7. Food and Drug Administration (FDA): Pfizer-BioNTech COVID-19 Vaccine Dec 11, 2020 https://www.fda.gov/emergency-preparedness-and-response/coronavirus-disease-2019-covid-19/pfizer-biontech-covid-19-vaccine

8. Baden LR, El Sahly HM, Essink BCOVE Study Group, Efficacy and safety of the mRNA-1273 SARS-CoV-2 vaccine: N Engl J Med, 2021; 384(5); 403-16

9. Food and Drug Administration (FDA): Emergency Use Authorization Factsheet. mRNA-1273 SARS-CoV-2 vaccine Dec 18, 2020 https://www.fda.gov/media/144637/download

10. Wang Y, Zhang Z, Luo J, mRNA vaccine: A potential therapeutic strategy: Mol Cancer, 2021; 20(1); 33

11. Molinari NA, Ortega-Sanchez IR, Messonnier ML, The annual impact of seasonal influenza in the US: Measuring disease burden and costs: Vaccine, 2007; 25(27); 5086-96

12. : Influenza (Seasonal) https://www.who.int/news-room/fact-sheets/detail/influenza-(seasonal)

13. Centers for Disease Control and Prevention (CDC): Influenza (Flu). Past pandemics https://www.cdc.gov/flu/pandemic-resources/basics/past-pandemics.html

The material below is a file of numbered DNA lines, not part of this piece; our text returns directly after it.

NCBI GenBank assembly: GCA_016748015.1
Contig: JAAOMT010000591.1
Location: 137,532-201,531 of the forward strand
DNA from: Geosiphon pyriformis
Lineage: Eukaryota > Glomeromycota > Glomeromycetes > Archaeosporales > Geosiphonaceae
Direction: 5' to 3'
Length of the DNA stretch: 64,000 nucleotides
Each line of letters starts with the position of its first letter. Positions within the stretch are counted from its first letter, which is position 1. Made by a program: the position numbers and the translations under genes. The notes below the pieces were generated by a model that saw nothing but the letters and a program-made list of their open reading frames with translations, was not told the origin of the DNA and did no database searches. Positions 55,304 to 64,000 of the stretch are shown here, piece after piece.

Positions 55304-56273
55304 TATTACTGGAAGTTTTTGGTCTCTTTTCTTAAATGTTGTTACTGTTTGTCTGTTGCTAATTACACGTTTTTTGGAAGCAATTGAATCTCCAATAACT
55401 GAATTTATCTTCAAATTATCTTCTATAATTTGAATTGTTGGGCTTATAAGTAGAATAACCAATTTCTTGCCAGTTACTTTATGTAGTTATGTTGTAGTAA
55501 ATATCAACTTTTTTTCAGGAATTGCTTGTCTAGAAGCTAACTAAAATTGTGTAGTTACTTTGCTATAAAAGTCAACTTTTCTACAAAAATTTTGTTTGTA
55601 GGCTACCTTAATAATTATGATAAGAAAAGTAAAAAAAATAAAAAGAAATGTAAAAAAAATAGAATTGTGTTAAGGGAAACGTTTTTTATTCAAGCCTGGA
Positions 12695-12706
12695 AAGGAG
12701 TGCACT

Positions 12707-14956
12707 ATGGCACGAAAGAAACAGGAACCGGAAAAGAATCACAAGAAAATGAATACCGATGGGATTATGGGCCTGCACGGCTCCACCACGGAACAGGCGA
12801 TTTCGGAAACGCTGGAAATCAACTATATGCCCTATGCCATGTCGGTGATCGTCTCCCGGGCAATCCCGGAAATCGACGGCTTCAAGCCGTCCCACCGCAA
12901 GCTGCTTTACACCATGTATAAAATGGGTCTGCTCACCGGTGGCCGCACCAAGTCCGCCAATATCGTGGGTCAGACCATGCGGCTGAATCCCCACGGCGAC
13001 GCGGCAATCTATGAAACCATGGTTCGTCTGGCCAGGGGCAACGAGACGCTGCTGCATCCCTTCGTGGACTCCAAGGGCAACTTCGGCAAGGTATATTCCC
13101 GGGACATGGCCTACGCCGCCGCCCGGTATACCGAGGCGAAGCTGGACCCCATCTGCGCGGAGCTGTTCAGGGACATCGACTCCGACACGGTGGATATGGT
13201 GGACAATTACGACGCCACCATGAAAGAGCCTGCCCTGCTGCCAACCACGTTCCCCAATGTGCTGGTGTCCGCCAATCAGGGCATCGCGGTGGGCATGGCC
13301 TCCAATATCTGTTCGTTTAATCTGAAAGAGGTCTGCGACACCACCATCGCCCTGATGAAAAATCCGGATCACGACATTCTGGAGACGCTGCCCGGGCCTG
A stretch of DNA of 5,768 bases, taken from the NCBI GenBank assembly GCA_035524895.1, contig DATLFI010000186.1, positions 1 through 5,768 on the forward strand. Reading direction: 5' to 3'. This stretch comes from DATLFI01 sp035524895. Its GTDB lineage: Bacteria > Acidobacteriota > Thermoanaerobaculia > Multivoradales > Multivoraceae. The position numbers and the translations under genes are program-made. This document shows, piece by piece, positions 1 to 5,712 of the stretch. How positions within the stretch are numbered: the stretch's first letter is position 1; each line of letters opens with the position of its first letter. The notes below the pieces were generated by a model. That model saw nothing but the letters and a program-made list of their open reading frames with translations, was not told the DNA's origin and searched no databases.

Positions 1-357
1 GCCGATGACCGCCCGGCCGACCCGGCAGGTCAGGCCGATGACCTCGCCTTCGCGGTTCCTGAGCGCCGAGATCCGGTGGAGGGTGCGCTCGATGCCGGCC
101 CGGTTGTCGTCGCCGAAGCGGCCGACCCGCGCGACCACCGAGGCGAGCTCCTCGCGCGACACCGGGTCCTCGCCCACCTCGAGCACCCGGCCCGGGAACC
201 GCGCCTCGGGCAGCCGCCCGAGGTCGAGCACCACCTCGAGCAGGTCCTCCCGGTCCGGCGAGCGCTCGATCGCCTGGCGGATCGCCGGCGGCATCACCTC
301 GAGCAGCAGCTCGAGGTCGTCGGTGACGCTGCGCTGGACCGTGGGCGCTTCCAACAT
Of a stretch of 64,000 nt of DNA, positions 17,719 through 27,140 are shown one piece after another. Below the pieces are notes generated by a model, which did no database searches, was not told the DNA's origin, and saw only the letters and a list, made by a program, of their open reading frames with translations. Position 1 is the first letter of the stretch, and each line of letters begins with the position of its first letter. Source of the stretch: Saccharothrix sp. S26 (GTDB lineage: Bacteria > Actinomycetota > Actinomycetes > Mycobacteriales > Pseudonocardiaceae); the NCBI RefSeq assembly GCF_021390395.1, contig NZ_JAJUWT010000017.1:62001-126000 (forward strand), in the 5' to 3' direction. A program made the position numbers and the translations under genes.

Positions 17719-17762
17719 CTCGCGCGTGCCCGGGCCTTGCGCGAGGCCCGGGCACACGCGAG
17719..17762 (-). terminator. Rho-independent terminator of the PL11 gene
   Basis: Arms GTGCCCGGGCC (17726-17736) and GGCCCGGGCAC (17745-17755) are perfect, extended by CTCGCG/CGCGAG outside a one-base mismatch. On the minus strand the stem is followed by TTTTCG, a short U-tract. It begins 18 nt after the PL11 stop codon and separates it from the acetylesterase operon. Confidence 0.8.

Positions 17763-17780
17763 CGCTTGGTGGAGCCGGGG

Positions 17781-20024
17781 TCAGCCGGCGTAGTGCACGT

14. Lazarus R, Lim PL, Avian influenza: Recent epidemiology, travel-related risk, and management: Curr Infect Dis Rep, 2015; 17(1); 456

15. Feldman RA, Fuhr R, Smolenov I, mRNA vaccines against H10N8 and H7N9 influenza viruses of pandemic potential are immunogenic and well tolerated in healthy adults in phase 1 randomized clinical trials: Vaccine, 2019; 37(25); 3326-34

16. Bailey ES, Fieldhouse JK, Choi JY, Gray GC, A mini review of the zoonotic threat potential of influenza viruses, coronaviruses, adenoviruses, and enteroviruses: Front Public Health, 2018; 6; 104

17. Mascola JR, Fauci AS: Nat Rev Immunol, 2020; 20(2); 87-88

In Press

06 Mar 2024 : Clinical Research  

Comparison of Outcomes between Single-Level and Double-Level Corpectomy in Thoracolumbar Reconstruction: A ...

Med Sci Monit In Press; DOI: 10.12659/MSM.943797  

21 Mar 2024 : Meta-Analysis  

Economic Evaluation of COVID-19 Screening Tests and Surveillance Strategies in Low-Income, Middle-Income, a...

Med Sci Monit In Press; DOI: 10.12659/MSM.943863  

10 Apr 2024 : Clinical Research  

Predicting Acute Cardiovascular Complications in COVID-19: Insights from a Specialized Cardiac Referral Dep...